Numbl – Number jumble fun
Compatible with iPhone and iPod touch.
Requires iPhone OS 3.0 or later.
Age Rating: 4+
$2.49 (iPad version also available for $2.49)
Numbl is a surprisingly addictive addition game that will test your primary school maths skills. Developed by Andy Wise and at just $2.49, it’s sure to give you and your maths-minded friends plenty of entertainment. It’s a fairly simple game, and the interface is a testament to that – it’s simple, elegent, and gorgeous.
The game is very intuitive – there are 20 number tiles, and you must click them to add up to the required number (which changes with each turn). Each number tile features a single-digit number, and the sums you must make are anywhere from 1 to 27. When you use a tile, it disappears from the board – your goal is to clear the board as fast as possible. There’s a timer, a move counter (which counts the number of moves it takes you to clear the board), and a progress bar (which gives you a visual on how many tiles you need to clear the board). If you accidentally go over the required sum with your tiles, the board flashes red (at the end of your game, you’ll get an accuracy reading).
There is a two-player option, in which you can race against a friend. The two-player mode features two side-by-side mini Numbl boards, and each player sits opposite each other and tries to add up the numbers on their side of the board as fast as they can. It is a race – not timed – so whoever beats their board first, wins. Numbl does keep track of each player’s wins, so you can have a mini Numbl “tournament”, if you so desire.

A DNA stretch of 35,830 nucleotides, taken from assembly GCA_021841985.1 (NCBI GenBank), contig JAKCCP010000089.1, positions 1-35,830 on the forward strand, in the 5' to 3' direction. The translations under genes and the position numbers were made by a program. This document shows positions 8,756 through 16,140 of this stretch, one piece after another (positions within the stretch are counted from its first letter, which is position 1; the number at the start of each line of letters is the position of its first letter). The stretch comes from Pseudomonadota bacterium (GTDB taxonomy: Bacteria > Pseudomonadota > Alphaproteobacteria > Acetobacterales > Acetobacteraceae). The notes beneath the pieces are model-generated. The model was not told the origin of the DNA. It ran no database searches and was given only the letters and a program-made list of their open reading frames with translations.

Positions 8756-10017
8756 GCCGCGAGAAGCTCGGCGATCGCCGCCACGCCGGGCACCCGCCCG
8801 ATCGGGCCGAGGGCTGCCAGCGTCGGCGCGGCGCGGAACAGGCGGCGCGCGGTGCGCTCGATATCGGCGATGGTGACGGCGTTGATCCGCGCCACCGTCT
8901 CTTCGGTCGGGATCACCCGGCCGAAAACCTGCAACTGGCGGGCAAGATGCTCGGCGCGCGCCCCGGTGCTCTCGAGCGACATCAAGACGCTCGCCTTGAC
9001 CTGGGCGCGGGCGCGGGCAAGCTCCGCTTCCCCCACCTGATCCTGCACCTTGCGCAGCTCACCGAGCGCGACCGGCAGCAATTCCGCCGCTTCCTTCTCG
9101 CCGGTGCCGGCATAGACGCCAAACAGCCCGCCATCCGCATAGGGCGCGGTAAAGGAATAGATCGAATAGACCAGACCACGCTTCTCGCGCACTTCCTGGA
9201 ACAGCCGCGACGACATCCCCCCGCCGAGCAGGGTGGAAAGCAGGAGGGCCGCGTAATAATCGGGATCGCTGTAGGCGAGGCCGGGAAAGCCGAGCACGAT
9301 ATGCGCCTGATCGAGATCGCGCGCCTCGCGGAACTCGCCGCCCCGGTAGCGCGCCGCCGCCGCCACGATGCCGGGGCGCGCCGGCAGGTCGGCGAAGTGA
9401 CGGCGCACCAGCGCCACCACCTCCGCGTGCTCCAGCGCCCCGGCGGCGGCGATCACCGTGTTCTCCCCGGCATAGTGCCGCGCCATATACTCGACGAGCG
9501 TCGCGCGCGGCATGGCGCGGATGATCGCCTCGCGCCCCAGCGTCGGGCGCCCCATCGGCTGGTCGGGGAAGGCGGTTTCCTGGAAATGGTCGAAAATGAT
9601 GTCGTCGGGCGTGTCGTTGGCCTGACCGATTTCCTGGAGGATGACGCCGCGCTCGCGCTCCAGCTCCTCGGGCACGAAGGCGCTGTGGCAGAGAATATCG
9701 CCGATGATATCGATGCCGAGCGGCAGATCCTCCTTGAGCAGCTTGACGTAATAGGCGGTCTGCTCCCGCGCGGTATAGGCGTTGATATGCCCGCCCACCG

There is an online leader board, so you can see how you’re doing compared with everyone else in the world (you can check out high scores of all time, the month, the week, and the day). There’s also a high score list for your iPhone, if you just want to see how you’re doing.
The interface is worth mentioning – it’s gorgeous. It’s very simple and elegant in blue and black, and there’s no clutter or excess of features on the screen. In each new game, the number tiles cascade from the top onto the board, and the board itself features a modern number pattern. The sounds – there’s no music, just simple sound effects – are also simple and succinct.
Numbl is, honestly, pretty addictive – even if you’re just racing against yourself. The only issue I found was that the games end up being pretty short, especially as you get better. The two-player mode, however, is a nice touch. Just make sure you’re playing against someone with comparable maths ability or it gets boring quickly.